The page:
by Leah Sottile and Alan Sculley

It ain't easy to say goodbye -- it never is. But in the case of Everclear, the time is now. In the '90s, the band led the wave of gritty rockers that made up Portland's small but spirited scene, which also featured Hazel, Hitting Birth and Big Daddy Meatstraw. But that all blew away with the piles of playbills from La Luna and the X-Ray Caf & eacute;, and went out of style when Chris Cornell cut his hair and when the rehab police caught up with Kim Deal, Scott Weiland and Courtney Love for the umpteenth time. Now we've got leftovers Saran-wrapped in the musical fridge -- ones that have enough preservatives to keep them good for a little longer, but it's getting to be that time to chuck 'em.

Because what you have before you now at this Friday's Big Easy show is not the Everclear you remember. Everclear was the sound that came from the genius hands of three talented musicians: Art Alexakis, Craig Montoya and Greg Eklund. But now Everclear is just one musician: Alexakis. He is Everclear -- hell, he owns the name. Montoya (originally from Spokane) and Eklund (formerly of Portland's Jollymon) are long gone now, says Alexakis, and he's seems more than fine with that. Now the limelight is his alone.

"Craig and Greg never really kind of figured into the songs or the direction of the band," he says on his way to a gig in Minneapolis.

Everclear was Alexakis' creation -- he recruited Montoya from a classified ad in the Portland Lafeyette, and he replaced his original drummer with Eklund. And even though it's hard to get him to say so, it was Alexakis' decision to lead the hard-nosed, edgy Everclear down the primrose path, slowly transforming "Heroin Girl" and "Nervous & amp; Weird" into "Wonderful" and syrupy covers like "Brown Eyed Girl." So it wouldn't be too tough to assume that it was also Alexakis' choice to include two covers and seven songs from the band's worst albums on Everclear's new Ten Years Gone: The Best of Everclear, 1994-2004.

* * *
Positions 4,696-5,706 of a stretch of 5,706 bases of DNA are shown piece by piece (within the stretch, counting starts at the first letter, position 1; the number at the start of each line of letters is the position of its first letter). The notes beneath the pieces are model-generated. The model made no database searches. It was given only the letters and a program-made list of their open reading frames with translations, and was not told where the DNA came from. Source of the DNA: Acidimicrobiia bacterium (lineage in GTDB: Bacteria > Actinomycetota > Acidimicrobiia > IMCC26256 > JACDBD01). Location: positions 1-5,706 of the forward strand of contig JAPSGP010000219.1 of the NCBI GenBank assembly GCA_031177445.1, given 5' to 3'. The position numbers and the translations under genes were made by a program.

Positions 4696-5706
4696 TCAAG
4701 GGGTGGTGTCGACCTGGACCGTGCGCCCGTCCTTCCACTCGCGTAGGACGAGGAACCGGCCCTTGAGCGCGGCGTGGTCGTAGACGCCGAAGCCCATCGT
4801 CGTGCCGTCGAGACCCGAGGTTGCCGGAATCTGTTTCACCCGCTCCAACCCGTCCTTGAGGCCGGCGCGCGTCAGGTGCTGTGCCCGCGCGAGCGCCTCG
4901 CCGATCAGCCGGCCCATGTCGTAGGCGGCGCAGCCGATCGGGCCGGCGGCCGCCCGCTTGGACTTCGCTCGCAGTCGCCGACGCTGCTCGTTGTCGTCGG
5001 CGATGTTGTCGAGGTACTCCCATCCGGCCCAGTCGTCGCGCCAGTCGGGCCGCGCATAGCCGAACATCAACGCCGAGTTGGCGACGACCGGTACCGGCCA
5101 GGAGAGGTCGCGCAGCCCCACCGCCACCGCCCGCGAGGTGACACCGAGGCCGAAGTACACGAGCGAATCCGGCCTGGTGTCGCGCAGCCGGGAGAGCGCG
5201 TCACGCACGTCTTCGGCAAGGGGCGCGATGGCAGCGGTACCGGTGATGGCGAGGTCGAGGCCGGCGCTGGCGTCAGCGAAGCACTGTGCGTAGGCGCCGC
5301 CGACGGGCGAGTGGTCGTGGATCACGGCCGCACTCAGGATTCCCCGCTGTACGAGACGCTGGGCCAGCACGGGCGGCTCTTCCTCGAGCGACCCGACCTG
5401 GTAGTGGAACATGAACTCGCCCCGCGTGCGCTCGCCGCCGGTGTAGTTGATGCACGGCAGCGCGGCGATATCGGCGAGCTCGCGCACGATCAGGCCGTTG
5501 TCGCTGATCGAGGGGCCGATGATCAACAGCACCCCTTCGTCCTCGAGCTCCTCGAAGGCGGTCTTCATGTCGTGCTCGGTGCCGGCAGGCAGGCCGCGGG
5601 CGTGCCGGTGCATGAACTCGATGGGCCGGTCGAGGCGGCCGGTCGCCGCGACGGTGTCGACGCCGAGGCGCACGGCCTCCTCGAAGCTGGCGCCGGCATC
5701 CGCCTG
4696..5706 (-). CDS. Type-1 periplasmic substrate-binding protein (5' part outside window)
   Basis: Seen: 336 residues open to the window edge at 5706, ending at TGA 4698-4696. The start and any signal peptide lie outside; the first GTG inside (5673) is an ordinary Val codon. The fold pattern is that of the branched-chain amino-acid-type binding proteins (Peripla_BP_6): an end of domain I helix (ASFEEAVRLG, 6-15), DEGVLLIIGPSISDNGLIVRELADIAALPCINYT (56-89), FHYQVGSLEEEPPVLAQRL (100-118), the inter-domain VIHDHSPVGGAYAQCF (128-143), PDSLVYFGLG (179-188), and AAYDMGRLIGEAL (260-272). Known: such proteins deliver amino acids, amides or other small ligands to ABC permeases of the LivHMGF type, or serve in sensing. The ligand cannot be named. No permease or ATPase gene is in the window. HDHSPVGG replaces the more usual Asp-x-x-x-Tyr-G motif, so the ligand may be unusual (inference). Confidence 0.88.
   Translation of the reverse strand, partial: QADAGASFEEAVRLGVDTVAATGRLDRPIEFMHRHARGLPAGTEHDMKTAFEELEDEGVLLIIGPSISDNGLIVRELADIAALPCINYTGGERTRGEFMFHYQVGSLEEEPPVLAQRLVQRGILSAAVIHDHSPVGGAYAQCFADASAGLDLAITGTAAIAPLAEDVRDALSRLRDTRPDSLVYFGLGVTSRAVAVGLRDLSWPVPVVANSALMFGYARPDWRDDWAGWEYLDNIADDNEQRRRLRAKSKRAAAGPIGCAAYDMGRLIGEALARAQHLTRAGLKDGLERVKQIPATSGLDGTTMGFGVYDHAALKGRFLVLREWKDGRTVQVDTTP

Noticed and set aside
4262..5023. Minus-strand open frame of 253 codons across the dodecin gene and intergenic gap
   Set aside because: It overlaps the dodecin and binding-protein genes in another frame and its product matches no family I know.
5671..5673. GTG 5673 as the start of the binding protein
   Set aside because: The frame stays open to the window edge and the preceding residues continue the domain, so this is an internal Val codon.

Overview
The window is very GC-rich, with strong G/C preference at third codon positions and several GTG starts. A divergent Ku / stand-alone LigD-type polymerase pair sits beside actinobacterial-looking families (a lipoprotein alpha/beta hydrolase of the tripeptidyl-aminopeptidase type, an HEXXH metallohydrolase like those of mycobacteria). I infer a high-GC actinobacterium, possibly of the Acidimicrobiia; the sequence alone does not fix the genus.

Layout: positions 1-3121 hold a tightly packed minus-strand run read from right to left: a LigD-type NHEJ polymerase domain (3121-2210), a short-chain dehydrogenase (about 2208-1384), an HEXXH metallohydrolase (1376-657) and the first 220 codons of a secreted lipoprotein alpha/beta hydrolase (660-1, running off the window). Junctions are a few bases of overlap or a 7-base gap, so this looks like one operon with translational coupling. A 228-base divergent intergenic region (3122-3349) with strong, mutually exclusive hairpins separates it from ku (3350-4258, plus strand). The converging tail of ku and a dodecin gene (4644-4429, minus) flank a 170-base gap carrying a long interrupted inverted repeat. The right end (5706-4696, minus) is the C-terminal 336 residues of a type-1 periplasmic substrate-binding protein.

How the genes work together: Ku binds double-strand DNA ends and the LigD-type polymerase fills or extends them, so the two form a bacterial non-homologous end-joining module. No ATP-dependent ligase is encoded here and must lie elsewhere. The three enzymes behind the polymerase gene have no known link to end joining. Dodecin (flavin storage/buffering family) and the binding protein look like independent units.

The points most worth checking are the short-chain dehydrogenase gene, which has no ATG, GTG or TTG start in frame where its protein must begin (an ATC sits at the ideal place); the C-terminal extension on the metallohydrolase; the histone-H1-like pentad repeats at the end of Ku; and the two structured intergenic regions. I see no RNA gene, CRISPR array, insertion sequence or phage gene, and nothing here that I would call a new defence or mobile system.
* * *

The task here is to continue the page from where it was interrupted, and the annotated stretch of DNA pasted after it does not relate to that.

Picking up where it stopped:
But Alexakis doesn't get defensive at all when I even hint at asking him what kind of band Everclear is these days.

"We're a rock band, we're a rock and roll band," he says in the tone of a 13-year old being told to go to his room. "I don't know what you want me to say. I never pretended to be anything but a rock and roll band."

Touchy subject, Art?

"What I wanted to do with Everclear was have a singer/songwriter, which I am, and a hard rock band," he says. "You know, I'm 42 years old and I grew up with a lot of different music and I wanted to experience different things. And I have basically used Everclear as a palette for that," he says, explaining Everclear's shift from gritty noise to gumball ballads.

"World of Noise and Sparkle & amp; Fade and Afterglow kind of hit a resonant note for a lot of people, or hit them at a time when they were at a certain age or a certain place."

But he's not apologetic; he's always been the brains, the voice and the face behind the band from the get-go. He believes it was voice and songwriting that got the band a record deal in the first place.

"The guy who signed us to Capitol was looking for some aggressive music to compete on the radio with a lot of the alternative bands. But you're talking about bands such as Weezer and other bands like that weren't really the Seattle scene," he says, noting that Everclear never needed to ride on the coattails of the Northwest scene.

"We got lumped in because we were from the Northwest. We were a three-piece, and we were angry and I had blonde hair, so we were going to sound like Nirvana," he says, flecks of bitterness in his voice. "People would write us off without even hearing us."